Your mobile phone may have up to 25,000 bacteria per square inch, which is pretty staggering considering a toilet seat only has about 1,200 and a doorknob has 8,600.

That means your phone is probably the dirtiest object you’ll touch in a given day. It’s a scary thought given reports that the COVID-19 coronavirus may be able to stay alive on a hard surface for up to nine days.

Health experts advise that thorough hand washing is the best defense against infection. But is it really effective when most of us have our phones in our hands almost constantly?


SEE MORE ABOUT THE CURRENT CORONAVIRUS PANDEMIC

NOBEL LAUREATE PREDICTS US WILL HAVE MUCH FASTER CORONAVIRUS RECOVERY THAN EXPECTED

WHO IS DR. ANTHONY FAUCI, AMERICA'S TOP CORONAVIRUS FIGHTER?

THE EFFECT OF CORONAVIRUS IS SO EXTREME YOU CAN SEE IT FROM SPACE

HERE ARE THE BEST MAPS TO CHECK OUT THE CURRENT STATE OF THE CORONAVIRUS PANDEMIC


Like all electronics, phones are hard to clean without damaging sensitive electronics. But most newer models are water resistant, so they likely can be cleaned with a little soap and damp cloth. Screen protectors can possibly be wiped with sanitizing wipes that could cut down on contamination.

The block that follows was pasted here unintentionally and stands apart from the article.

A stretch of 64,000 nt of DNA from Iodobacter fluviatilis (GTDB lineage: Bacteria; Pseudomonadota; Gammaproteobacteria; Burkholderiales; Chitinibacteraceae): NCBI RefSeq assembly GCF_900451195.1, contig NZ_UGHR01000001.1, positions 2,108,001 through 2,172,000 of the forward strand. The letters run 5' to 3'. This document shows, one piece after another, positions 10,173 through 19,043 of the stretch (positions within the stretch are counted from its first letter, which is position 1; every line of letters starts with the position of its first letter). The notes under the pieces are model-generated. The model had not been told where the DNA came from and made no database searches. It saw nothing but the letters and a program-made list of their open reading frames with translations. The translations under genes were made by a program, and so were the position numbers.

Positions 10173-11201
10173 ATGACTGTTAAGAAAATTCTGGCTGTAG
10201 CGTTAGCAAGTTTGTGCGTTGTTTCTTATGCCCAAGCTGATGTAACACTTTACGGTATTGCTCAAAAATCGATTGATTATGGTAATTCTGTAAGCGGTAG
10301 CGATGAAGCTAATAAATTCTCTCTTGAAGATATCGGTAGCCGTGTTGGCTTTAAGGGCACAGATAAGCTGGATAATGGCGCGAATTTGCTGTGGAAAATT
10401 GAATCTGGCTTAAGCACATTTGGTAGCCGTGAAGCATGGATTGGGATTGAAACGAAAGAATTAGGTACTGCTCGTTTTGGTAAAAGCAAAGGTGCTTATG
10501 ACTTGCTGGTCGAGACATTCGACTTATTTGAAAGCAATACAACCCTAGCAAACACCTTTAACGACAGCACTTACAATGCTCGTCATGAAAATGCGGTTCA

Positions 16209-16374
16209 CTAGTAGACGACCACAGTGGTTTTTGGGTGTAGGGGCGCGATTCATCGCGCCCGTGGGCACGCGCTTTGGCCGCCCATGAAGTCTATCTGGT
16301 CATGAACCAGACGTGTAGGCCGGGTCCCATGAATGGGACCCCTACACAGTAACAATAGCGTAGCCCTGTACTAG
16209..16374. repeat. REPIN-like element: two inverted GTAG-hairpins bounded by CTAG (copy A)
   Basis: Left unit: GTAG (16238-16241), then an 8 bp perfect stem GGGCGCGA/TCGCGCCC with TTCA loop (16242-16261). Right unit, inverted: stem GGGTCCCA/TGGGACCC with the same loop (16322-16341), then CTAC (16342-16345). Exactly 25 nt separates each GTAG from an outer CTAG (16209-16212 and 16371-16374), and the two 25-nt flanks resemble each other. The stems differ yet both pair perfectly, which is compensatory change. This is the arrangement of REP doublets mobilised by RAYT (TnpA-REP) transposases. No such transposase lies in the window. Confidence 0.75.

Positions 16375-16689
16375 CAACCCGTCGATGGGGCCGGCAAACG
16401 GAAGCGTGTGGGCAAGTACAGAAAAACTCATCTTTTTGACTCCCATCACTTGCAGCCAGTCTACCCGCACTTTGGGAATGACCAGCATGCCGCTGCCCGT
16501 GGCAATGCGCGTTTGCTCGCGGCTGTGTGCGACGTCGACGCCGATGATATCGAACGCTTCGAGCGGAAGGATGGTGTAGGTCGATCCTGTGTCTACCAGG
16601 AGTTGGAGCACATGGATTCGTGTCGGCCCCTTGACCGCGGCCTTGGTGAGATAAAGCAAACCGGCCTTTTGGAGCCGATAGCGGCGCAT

If you’re looking for a more tech-forward option, you can use an ultraviolet (UV) light to sanitize the screen. UV light devices, such as PhoneSoap, can shed rays onto a device, which “effectively destroys nucleic acids and breaks apart bacteria DNA.” They claim this kills 99.99 percent of household germs.

But check with manufacturers first.


READ MORE OF OUR BREAKING NEWS ABOUT CORONAVIRUS

CAN LYSOL OR CLOROX KILL THE CORONAVIRUS?

IS CORONAVIRUS MORE FATAL TO MEN THAN WOMEN?

CAN YOU GET CORONAVIRUS TWICE?

ARE KIDS IMMUNE TO CORONAVIRUS? CHILDREN SHOW SURPRISING RESISTANCE--BUT COULD BE SPREADING IT 


 

Published on Mar 10, 2020